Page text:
Winter is coming… with beautiful landscapes covered in snow like we all wish for Christmas. But what if winter was also really hard work? What if removing a bit of ice from your car in the morning was just the tip of the iceberg. What if going out could actually be lethal and cause you frostbite in seconds? Welcome to Oymyakon, the coldest city in the world.
Located just a few hundred miles from the Arctic Circle, Oymyakon is the world’s coldest permanently settled area, nestled deep in the Russian tundra. Here, the average January temperature is a bitter -76 degrees Farenheit (-60°c). In these conditions, daily life becomes a battle and things we take for granted elsewhere is not working.
Daily routines out of function
The frozen ground makes it difficult for indoor plumbing to work, therefore most toilets are outhouses. Cars will have to be kept in heated garages and if left outside, the engine needs to be kept running otherwise you will not be able to start. Planes cannot fly into the area in the winter and in case of a funeral, the ground has to be heated with a bonfire before the grave can be digged out.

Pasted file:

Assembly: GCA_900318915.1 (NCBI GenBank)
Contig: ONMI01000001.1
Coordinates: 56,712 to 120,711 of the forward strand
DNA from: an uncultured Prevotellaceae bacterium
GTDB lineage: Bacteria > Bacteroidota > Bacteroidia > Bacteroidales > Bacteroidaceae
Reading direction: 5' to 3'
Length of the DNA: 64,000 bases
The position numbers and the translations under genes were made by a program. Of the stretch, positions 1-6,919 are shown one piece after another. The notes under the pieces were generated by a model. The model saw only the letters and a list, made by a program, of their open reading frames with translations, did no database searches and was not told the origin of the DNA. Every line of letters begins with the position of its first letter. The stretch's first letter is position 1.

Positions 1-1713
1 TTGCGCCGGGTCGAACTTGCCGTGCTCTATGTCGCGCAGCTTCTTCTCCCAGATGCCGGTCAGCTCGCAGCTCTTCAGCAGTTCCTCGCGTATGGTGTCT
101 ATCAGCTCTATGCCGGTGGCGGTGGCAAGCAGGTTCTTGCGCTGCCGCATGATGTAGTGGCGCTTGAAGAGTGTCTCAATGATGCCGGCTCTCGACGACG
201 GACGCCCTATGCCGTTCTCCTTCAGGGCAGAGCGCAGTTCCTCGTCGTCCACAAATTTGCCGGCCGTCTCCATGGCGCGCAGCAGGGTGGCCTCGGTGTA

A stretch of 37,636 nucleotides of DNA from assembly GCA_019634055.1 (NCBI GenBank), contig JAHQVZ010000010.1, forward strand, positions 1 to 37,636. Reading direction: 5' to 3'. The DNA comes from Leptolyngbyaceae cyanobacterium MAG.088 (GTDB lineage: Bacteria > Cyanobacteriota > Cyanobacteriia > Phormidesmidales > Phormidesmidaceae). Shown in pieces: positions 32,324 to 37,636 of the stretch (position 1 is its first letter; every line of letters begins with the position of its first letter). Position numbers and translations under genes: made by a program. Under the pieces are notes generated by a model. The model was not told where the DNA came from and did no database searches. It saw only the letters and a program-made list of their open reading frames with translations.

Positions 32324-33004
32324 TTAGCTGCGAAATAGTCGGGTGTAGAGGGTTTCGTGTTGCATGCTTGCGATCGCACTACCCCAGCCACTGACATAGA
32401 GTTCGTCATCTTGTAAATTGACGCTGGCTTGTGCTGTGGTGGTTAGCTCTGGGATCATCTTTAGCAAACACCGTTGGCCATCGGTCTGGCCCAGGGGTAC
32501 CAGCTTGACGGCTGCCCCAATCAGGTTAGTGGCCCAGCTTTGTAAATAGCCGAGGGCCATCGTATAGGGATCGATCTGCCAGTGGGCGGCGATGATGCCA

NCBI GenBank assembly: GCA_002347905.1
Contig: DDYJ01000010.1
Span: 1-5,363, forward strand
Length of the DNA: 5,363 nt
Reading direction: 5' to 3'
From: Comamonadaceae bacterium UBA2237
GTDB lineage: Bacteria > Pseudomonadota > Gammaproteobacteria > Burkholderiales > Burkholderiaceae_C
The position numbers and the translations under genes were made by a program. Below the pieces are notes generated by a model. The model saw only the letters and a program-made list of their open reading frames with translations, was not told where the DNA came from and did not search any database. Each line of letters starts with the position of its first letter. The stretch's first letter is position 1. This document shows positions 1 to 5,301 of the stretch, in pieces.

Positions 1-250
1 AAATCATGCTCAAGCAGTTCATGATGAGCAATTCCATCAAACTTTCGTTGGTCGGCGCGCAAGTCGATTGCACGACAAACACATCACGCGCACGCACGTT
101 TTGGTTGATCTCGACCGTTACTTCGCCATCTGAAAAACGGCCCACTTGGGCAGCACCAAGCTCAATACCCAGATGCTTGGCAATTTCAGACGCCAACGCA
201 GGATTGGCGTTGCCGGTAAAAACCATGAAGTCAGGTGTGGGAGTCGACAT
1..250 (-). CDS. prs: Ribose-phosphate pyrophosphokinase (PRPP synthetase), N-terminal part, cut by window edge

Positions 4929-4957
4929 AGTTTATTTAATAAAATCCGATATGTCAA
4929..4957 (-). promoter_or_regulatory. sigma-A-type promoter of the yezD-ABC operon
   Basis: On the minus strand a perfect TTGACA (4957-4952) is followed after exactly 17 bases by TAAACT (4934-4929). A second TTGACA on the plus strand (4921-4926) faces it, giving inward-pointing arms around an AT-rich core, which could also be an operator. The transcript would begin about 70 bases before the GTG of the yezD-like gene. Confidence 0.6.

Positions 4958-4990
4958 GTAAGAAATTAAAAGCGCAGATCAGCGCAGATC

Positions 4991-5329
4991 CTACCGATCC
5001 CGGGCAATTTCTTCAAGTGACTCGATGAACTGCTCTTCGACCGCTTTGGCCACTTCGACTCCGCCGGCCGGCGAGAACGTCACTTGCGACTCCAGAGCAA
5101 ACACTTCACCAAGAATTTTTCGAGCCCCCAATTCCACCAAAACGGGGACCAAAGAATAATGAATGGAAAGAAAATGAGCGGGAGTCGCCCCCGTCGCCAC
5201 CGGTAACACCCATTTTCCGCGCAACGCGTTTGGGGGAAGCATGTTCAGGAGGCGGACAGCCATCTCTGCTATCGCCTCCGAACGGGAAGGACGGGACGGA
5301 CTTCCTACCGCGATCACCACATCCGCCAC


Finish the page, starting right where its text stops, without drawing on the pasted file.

The risk of frostbite and hypothermia
Worst of all is the risk of frostbite which can occur after only a few minutes in the cold depending even with a random breeze. For example, a temperature of 0 degrees Fahrenheit (-17.7°c) and a wind speed of 15 mph creates a wind chill temperature of -19 degrees Fahrenheit (-28.3°c). Under these conditions frost bite can occur in just 30 minutes. With lower temperatures the time span is even shorter. This means, that residents of Oymyakon need to dress for the conditions and not the occasion!
Oymyakon’s lowest temperature ever recorded is minus 96.16 degrees Fahrenheit (71.2°c) from 1924.
Extremely cold temperature can also cause hypothermia. This condition happens when the body’s temperature dips below 95 degrees Fahrenheit (35°c). First signs of hypothermia include uncontrollable shivering, memory loss, disorientation, incoherence, slurred speech, drowsiness, and obvious exhaustion. Something that most of us have probably only heard about in relation to Mount Everest expeditions.
A day in winter wonderland
The New Zealand photographer Amos Chapple recently made an expedition to the Russian region to document the daily life of its inhabitants. Chapple found that the residents of Yakutsk, the nearest city in the region, were surprisingly wealthy due to the plentiful resources including oil, gas, and diamonds.
The beautiful pictures document the obstacles of life in such bitter conditions and are also a sentiment of the strength and determination of the people who live there. Maybe something we can all learn something from the next time we are upset about a bit of ice on the windshield?